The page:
According to a piece in E&E News, The limitations of America’s reliance on switching from coal to natural gas to lower emissions came into focus in 2018. Here’s the conundrum:
Power companies’ reliance on gas is a double-edged sword for climate hawks. When a natural gas plant replaces a coal facility, there is a climate benefit. Gas plants emit about half of what’s puffed into the air by their coal counterparts. EIA estimates that coal-to-gas switching is responsible for two-thirds of power-sector emissions reductions between 2005 and 2017. Renewables account for the remaining third.
But when gas plants run harder to meet an increase in electricity demand, emissions go up.
That’s what happened in 2018, when a combination of weather events and a hot economy prompted the first increase in electricity demand in years. Power-sector emissions rose 1.9 percent as a result, as gas plants ran more to satisfy robust demand for electricity.
The “expert” relied on to explain this seems to fault utilities for this “problem”:
“This isn’t the huge transition that is necessary to meet the climate challenge, and I do think utilities are a big part of it,” said Leah Stokes, a professor who studies power-sector and political trends at the University of California, Santa Barbara. “It’s easier to build a natural gas plant, fits with business as usual, and they can ramp it on and off.”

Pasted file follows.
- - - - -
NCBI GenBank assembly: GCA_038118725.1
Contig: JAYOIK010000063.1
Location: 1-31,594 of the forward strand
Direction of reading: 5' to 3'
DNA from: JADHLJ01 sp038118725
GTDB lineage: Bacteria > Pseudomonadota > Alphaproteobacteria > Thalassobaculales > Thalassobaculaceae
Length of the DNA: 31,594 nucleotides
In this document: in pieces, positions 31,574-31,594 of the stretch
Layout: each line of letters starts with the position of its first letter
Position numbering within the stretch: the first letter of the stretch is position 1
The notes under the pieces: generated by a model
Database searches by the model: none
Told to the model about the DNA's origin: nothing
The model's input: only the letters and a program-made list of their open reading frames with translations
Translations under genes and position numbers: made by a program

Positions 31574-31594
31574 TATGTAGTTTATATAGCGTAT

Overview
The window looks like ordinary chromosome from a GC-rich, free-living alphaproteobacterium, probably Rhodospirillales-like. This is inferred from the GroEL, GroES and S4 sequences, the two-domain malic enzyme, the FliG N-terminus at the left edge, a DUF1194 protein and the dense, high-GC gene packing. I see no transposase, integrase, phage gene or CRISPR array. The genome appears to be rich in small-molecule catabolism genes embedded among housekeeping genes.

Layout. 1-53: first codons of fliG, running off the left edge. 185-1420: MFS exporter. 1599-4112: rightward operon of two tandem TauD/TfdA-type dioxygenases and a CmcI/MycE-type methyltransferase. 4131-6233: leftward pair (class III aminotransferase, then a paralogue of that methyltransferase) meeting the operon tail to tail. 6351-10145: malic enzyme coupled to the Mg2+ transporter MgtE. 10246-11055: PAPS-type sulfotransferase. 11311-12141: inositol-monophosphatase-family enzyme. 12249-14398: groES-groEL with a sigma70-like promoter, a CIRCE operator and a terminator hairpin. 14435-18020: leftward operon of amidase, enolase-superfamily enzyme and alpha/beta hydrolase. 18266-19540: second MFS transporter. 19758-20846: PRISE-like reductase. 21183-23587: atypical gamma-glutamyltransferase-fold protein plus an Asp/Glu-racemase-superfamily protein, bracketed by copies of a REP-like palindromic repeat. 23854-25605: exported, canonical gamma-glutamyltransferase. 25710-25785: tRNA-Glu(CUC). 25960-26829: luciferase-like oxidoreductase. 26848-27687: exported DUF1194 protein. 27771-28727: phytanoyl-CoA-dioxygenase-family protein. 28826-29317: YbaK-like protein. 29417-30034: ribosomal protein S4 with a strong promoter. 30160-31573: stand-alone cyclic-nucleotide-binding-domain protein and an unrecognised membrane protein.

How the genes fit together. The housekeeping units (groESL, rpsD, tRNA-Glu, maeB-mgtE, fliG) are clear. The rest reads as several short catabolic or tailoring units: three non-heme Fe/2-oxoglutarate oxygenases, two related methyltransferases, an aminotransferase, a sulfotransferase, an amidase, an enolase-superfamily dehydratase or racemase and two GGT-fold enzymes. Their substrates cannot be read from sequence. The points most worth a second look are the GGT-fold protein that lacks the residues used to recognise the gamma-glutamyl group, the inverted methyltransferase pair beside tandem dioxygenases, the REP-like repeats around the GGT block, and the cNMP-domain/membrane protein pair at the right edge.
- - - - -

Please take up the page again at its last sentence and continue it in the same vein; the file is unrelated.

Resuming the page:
Blaming the utilities is misplaced for several reasons. This is because utilities all across the United States are adding more renewables, and have been doing so for the past several years. Renewables’ share of U.S. energy consumption has now doubled since 2008, as coal’s share crashed in the same period from 48% to 30%.
But a bigger reason that utilities are not to blame is because their main responsibility is to provide reliable and affordable energy to their customers. The best way to do that at the present time is to use the old reliables–coal, natural gas, and nuclear.
We would be far better served to have an “all of the above” strategy when it comes to energy. We need all sources of generating electricity to ensure the we receive the reliable and affordable energy we need to heat and cool our homes, and power our businesses and industries. That includes the continued use of fossil fuels.